Farmscape for October 23, 2013
The general manager of h@ms Marketing Services says alternate hog pricing methods used by the pork industry to price hogs during the suspension of non-essential U.S. government services appear to have been effective in ensuring producers were paid fairly.
As a result of the partial U.S. government shutdown the U.S. Department of Agriculture's tracking of hog pricing information used by industry to establish daily live hog prices were suspended for just over two weeks.
H@ms Marketing Services general manager Perry Mohr likens the situation to driving with a broken gas gauge.
Clip-Perry Mohr-h@ms Marketing Services:
I would suggest that virtually every major Canadian processor uses pricing information from the United States to establish hog prices and some of the smaller plants utilize the pricing information from some of the larger plants with some regional differentials based on freight and some other factors.
Over all I believe that, as information trickles out today, that the methods that were adapted appear to have paid producers fairly over that period of time.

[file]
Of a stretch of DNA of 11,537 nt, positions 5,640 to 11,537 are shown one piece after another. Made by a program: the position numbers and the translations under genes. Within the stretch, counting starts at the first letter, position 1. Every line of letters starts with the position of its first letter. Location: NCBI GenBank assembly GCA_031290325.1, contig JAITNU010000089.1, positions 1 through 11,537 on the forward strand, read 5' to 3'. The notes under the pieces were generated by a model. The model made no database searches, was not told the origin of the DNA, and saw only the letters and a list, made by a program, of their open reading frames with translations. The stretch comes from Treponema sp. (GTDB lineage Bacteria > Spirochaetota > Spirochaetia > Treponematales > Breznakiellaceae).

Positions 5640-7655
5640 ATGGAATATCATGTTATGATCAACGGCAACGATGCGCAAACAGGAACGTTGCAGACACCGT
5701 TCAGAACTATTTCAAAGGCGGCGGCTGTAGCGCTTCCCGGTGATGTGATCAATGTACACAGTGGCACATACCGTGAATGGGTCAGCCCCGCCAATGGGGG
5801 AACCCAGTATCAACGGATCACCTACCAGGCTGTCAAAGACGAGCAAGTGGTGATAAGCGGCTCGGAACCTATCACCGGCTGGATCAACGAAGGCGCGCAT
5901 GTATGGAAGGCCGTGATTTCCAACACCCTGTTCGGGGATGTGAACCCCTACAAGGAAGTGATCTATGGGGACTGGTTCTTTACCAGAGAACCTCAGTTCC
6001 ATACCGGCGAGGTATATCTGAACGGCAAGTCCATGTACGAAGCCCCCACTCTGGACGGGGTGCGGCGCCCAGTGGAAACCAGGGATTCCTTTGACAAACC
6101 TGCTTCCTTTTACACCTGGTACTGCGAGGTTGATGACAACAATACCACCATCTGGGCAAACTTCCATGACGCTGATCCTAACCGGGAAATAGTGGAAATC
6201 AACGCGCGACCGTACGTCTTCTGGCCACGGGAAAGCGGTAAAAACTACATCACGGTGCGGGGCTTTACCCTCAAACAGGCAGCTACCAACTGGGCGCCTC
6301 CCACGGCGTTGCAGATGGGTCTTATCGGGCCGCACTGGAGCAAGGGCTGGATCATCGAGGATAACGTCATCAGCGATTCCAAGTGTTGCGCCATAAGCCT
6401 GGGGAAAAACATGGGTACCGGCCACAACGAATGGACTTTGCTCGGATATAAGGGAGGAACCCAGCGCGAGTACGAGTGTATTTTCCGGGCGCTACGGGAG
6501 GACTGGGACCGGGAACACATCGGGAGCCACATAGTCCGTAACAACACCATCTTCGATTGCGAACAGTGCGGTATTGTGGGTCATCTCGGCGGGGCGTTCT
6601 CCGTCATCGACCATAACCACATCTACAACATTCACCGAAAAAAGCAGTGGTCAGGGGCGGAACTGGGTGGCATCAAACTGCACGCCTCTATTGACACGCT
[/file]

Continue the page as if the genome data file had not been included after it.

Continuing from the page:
Knowing the actual cost to the North American industry, we may not actually ever know because the USDA is not going to go back and retroactively report the prices that were paid throughout that period of time so to actually put a number on it is virtually impossible.
Again, I believe while not ideal and while I think we can fine tune in the future how hog prices are paid in the event that this happens again, I do believe for the most part that hog producers were paid fairly throughout that period of time.
Mohr suggests, in the future, the industry may respond by becoming more proactive in establishing within the terms and conditions of a contract what kind of pricing mechanism will be used in the event this situation is repeated.
For Farmscape.Ca, I'm Bruce Cochrane.
*Farmscape is a presentation of Sask Pork and Manitoba Pork Council